A true "Scottish" links style, the fairways, bunkering and, of course, the true and beautifully manicured greens, are a treat to play and one can be forgiven for thinking that they have ventured to either Scotland or Ireland rather than to this part of the world. Being a par 72 with a length of 6,457 metres (7,064 yards), this perfectly groomed golf course with its undulating fairways and St.Andrews style pot bunkers is a challenge to the best of players.
Consisting of two magnificent nines, the first, or outward nine, has a combined length of 3,170 metres (3,468 yards) from the blue pegs and although being lured into a sense of relaxation with the very easily rated 341 metre (373yards) par four first hole, the challenge on the course begins with the second. Having water along its entire left-hand side, this superb 501 metre (548 yards) par five has its fairway guarded by two majestic fig trees and one must resist the temptation to "grip it and rip it!" Many an errant golf ball has come to rest in the canal on the left.
With five par fours, two par fives and two par threes to navigate to get back to the clubhouse, the writer believes that the old adage of "the best is yet to come" applies to the 3,287 metre (3,596 yards) back nine. Winding its way into the well populated residential area of the Hope Island complex, one is faced with the 369 metre (403 yards) par four 10th, the 511 metre (548 yards) par five 11th, a 351 metre (384 yards) par four 12th before standing on the tee of undoubtedly one of the best par fours in the country.
Suitably titled "Wetlands", this magnificent 13th hole, a 389 metre (425 yards) par four is rated at number three on the index and is, in my humble opinion, one hole that every golfer should take on. A well-placed drive is needed to be in the position to attack the green over the water (if you dare!). Although being slightly elevated, this green is receptive to a well delivered second shot but the extensive bunkering that the designers have put in place may see a good scorecard tumble at this point.
From the 13th, the 410 metre (448 yards) par four 15th will also provide the ultimate test of playing ability. Simply called "Tussocks", the name says a lot to the placement of the tee shot and the second shot to arrive at the green in regulation. This hole, like many others, is designed for the "Scottish" style bump and run game as well and a brave player who takes this option can be very well rewarded with a par or better.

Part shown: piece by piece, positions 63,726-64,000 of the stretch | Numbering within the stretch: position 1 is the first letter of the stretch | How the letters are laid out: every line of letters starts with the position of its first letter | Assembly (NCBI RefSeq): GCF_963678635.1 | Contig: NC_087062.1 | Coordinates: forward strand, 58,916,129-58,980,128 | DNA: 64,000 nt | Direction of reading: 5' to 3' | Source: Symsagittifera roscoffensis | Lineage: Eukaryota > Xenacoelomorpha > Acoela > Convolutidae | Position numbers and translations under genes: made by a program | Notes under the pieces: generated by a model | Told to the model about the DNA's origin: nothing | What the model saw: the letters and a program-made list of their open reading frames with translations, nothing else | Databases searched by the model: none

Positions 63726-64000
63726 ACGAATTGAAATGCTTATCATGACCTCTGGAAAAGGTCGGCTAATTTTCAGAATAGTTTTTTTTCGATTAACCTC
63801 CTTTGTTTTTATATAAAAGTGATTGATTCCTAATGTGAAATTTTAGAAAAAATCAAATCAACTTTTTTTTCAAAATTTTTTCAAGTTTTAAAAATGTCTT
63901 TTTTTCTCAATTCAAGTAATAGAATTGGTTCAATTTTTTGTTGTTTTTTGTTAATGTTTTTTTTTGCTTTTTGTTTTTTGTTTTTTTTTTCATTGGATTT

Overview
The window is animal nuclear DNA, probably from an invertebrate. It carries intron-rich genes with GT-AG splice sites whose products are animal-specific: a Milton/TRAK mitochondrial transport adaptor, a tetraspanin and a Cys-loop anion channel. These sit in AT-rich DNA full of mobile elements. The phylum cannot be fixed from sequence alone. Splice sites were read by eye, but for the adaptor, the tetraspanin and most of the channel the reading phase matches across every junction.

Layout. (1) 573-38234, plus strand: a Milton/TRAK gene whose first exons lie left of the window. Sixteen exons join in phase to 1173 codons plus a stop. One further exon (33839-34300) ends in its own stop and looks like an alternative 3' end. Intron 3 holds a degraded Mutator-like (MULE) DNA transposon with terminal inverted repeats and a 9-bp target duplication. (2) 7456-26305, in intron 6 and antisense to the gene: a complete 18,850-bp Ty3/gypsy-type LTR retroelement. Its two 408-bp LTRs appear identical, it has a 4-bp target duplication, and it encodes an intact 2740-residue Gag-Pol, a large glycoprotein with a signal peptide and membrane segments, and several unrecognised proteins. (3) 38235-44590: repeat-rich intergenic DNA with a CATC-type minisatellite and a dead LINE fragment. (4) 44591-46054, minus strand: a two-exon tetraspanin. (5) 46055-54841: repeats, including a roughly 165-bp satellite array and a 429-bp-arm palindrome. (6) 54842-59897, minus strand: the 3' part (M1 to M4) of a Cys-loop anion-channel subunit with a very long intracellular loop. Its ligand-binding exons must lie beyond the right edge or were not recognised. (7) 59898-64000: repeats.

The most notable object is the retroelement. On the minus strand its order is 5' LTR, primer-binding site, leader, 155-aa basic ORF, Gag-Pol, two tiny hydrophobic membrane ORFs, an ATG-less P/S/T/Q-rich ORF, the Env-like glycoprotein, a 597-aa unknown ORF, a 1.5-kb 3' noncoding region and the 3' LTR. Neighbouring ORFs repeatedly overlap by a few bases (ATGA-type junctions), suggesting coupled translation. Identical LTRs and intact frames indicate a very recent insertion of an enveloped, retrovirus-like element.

The two closing holes are a delight and both offer rich rewards. The 17th is a par three of 230 metres (251 yards) and the challenge here is to go for the straightest way to the green across the water. To the average player, a well struck three wood or metal is a necessity. Some days with the prevailing winds an iron will suffice .
Number 18 is one of the finest par five finishing holes in Australia. At 515 metres (563 yards), a par or better on this superbly well bunkered and challenging hole will give you plenty to talk about when you sit back and reminisce in the clubhouse afterwards.
The fairways have a lush carpet of Wintergreen couch and they wind their way through natural wetlands with tussock fringed rough and bunkers that appear to have been carved by mother nature herself. Each of the 18 holes has its own uniqueness and they offer the player 18 different challenges of making par or better. The very subtle hazards, both natural and manmade, add to the beauty of the golf course, yet they are not too savage on the errant ball.